Last year, the European Court of Justice (the "CJEU") handed down an important decision in the case of Diageo Brands v Simiramida Case C – 681/13 in relation to the law on the recognition of judgments within the European Union ("EU") and in particular on the grounds available to resist a judgment being recognised in another EU country.

Background to the Brussels Regime

Under the Brussels regime1, a judgment of a court in one EU member state must be recognised and enforced in another member state unless the party that seeks to resist recognition can establish the existence of one of a number of specific grounds.

One of these grounds is that recognition of the judgment would be manifestly contrary to public policy in the member state in which recognition is sought.

Facts of the Case and Application of EU Law

In Simiramida, Diageo obtained an order from the Bulgarian court for the seizure of bottles of 'Johnny Walker' whisky on the basis that their importation into Bulgaria from outside the European Economic Area infringed Diageo Brands' trademark.

That order was granted but subsequently overturned. Diageo's appeal to the Bulgarian Supreme Court failed. Diageo also failed at first instance in the substantive claim in the matter which was in relation to the infringement of its trade mark. Diageo did not appeal this judgment, so it was the final decision of the Bulgarian court on the substantive matter.

Simiramida then initiated proceedings in the Netherlands seeking compensation for the damage it claimed to have suffered as a consequence of the seizure. In doing so it relied on the decision of the Bulgarian courts. Diageo argued that the Bulgarian judgment should not be recognised in the Netherlands as it was manifestly contrary to public policy within the meaning of Article 34(1) of the Brussels Regulation and that the Bulgarian court had misapplied EU law.

The CJEU found that it was necessary to interpret Article 34 strictly. The Court stated that the rules of recognition and enforcement are based on mutual trust and that as such judicial decisions in one member state should be automatically recognised in another member state. The CJEU further noted that in general terms Article 36 of the Brussels Regulation makes it clear that a judgment cannot be reviewed as to its substance during an enforcement application.

In dealing with the question of what amounts to something being manifestly contrary to public policy, the CJEU relied on previous decisions (such as that in the flyLAL-Lithuanian Airlines Case C-302/13), and emphasised that it would not assume the role of defining the content of the public policy of individual member states; instead its role was to review the limits within which EU member states could have recourse to public policy arguments.

In addition, the CJEU found that it was irrelevant whether the alleged error of the national court related to a rule of EU law rather than to one of national law. In each instance, if the public policy exception were to apply, there must be a breach of a rule of law regarded as "essential" in the legal order of the member state in which recognition was sought or a breach of a right recognised as being fundamental in that legal order. In the present case, that test was not satisfied in relation to the application of the trade mark protections in contention. The CJEU also found that the party alleging a breach of public policy must exhaust all legal avenues available in the member state giving judgment. In the instant case, if Diageo had appealed the finding of the Bulgarian court on the substantive matter, any error could have been corrected by the appeal court in Bulgaria. The Bulgarian Supreme Court would have been obliged to make a reference to the CJEU if there was any uncertainty in relation to the interpretation of the EU legislation in question.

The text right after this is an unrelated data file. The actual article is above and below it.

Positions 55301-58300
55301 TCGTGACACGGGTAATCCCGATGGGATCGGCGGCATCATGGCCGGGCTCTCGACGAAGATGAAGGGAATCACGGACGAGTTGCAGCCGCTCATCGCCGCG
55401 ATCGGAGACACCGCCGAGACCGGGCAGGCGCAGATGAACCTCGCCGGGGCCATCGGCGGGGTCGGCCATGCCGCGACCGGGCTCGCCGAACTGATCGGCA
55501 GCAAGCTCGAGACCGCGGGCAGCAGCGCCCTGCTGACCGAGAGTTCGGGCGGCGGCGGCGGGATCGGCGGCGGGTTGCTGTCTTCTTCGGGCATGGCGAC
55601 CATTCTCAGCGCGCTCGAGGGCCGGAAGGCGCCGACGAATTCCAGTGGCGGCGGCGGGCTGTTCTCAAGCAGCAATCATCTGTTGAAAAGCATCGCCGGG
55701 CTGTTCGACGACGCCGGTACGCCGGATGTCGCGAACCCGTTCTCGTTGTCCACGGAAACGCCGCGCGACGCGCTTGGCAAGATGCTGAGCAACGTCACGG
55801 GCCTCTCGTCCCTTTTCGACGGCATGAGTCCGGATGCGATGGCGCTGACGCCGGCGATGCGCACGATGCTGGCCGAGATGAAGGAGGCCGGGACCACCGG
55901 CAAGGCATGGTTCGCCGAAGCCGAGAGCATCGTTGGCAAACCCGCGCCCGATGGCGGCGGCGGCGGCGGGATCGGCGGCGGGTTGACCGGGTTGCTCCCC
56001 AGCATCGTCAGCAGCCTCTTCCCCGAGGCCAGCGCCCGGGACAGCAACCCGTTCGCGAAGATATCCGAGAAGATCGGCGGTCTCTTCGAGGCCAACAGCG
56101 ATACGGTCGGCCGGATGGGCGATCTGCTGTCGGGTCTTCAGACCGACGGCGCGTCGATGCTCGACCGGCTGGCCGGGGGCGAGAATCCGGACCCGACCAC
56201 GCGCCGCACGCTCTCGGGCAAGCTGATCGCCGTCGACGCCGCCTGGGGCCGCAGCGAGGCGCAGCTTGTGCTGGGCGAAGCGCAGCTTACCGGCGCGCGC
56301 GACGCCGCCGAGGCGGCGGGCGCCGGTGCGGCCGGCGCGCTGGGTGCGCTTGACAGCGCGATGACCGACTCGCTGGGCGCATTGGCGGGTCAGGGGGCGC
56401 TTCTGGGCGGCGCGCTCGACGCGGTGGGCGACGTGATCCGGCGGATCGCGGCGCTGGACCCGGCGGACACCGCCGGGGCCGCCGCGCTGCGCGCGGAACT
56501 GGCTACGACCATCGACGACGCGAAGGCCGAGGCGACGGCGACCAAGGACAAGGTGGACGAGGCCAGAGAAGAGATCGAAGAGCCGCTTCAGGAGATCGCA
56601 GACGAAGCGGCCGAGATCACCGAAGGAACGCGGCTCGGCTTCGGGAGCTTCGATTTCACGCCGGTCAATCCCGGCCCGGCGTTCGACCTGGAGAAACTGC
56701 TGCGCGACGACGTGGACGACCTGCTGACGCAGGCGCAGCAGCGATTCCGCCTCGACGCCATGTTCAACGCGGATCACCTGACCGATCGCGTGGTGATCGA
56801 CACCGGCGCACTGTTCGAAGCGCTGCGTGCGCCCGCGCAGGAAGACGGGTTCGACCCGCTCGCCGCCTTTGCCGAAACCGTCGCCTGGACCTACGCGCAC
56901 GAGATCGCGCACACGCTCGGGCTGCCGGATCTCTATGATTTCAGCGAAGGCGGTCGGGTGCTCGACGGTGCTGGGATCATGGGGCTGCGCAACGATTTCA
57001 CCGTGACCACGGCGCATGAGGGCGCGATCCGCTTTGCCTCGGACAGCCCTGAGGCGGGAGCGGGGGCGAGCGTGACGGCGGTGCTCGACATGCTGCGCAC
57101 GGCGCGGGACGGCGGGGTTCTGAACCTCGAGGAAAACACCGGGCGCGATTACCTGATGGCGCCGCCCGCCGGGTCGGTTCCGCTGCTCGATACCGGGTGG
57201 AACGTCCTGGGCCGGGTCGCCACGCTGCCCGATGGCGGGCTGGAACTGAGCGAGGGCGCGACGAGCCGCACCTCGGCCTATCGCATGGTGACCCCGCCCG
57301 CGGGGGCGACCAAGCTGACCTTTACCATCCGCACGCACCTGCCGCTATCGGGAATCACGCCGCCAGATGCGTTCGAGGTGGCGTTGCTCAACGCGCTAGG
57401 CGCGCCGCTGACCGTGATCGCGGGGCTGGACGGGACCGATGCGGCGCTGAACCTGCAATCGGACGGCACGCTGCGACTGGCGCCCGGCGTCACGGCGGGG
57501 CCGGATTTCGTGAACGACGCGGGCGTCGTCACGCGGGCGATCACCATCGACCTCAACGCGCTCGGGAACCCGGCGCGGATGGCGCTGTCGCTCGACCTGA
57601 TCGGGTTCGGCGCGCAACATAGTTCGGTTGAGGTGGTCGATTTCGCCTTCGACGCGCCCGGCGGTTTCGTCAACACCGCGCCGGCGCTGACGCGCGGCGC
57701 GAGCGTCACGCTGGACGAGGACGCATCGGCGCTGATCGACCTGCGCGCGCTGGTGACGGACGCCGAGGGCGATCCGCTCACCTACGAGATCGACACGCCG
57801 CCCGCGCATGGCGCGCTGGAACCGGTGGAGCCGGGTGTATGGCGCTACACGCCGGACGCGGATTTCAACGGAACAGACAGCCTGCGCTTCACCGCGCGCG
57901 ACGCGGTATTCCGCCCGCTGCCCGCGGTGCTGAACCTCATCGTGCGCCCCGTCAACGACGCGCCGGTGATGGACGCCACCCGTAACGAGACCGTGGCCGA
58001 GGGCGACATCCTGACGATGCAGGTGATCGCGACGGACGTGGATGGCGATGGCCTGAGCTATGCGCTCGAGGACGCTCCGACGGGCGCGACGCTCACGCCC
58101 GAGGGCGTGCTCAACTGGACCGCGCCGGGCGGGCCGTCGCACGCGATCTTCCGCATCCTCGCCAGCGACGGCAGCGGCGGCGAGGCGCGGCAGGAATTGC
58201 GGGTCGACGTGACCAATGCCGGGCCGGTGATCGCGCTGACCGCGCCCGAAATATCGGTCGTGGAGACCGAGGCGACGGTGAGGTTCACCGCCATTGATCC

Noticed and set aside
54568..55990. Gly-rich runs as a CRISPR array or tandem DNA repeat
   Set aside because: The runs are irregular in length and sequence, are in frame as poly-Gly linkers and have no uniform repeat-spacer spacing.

Overview of Decision

Simiramida illustrates the difficulties that one will encounter in trying to resist the recognition of a judgment from another EU member state court on the basis that it is manifestly contrary to public policy. As indicated above, it will not suffice that a party can illustrate that the decision in question is wrong, be that as a matter of domestic or EU law; instead it must be demonstrated that there has been a manifest breach of a rule of law regarded as essential, or a breach of a right that is recognised as fundamental, in the legal order in which enforcement is sought.

Whilst the CJEU emphasised that it will not define scope of the so called public policy exceptions of any EU member state, it will review the limits within which EU courts have recourse to this concept. In addition, the CJEU did seem to suggest that if it is demonstrated that courts in EU member states were actively infringing EU law, even if the EU law in question is not in the 'essential' category, then this could lead to a refusal of recognition of a judgment in another member state. This argument was not raised however in Simiramida.

Implications of the CJEU's Decision

This decision makes clear that, save in exceptional circumstances; a party should exhaust all domestic opportunities for appeal prior to seeking to rely on public policy arguments in order to try to resist enforcement of that judgment in another EU member state.


1 Article 34(1) of the Brussels Regulation, No. 44/2001 - recast Brussels Regulation, No. 1215/2012.)

The content of this article is intended to provide a general guide to the subject matter. Specialist advice should be sought about your specific circumstances.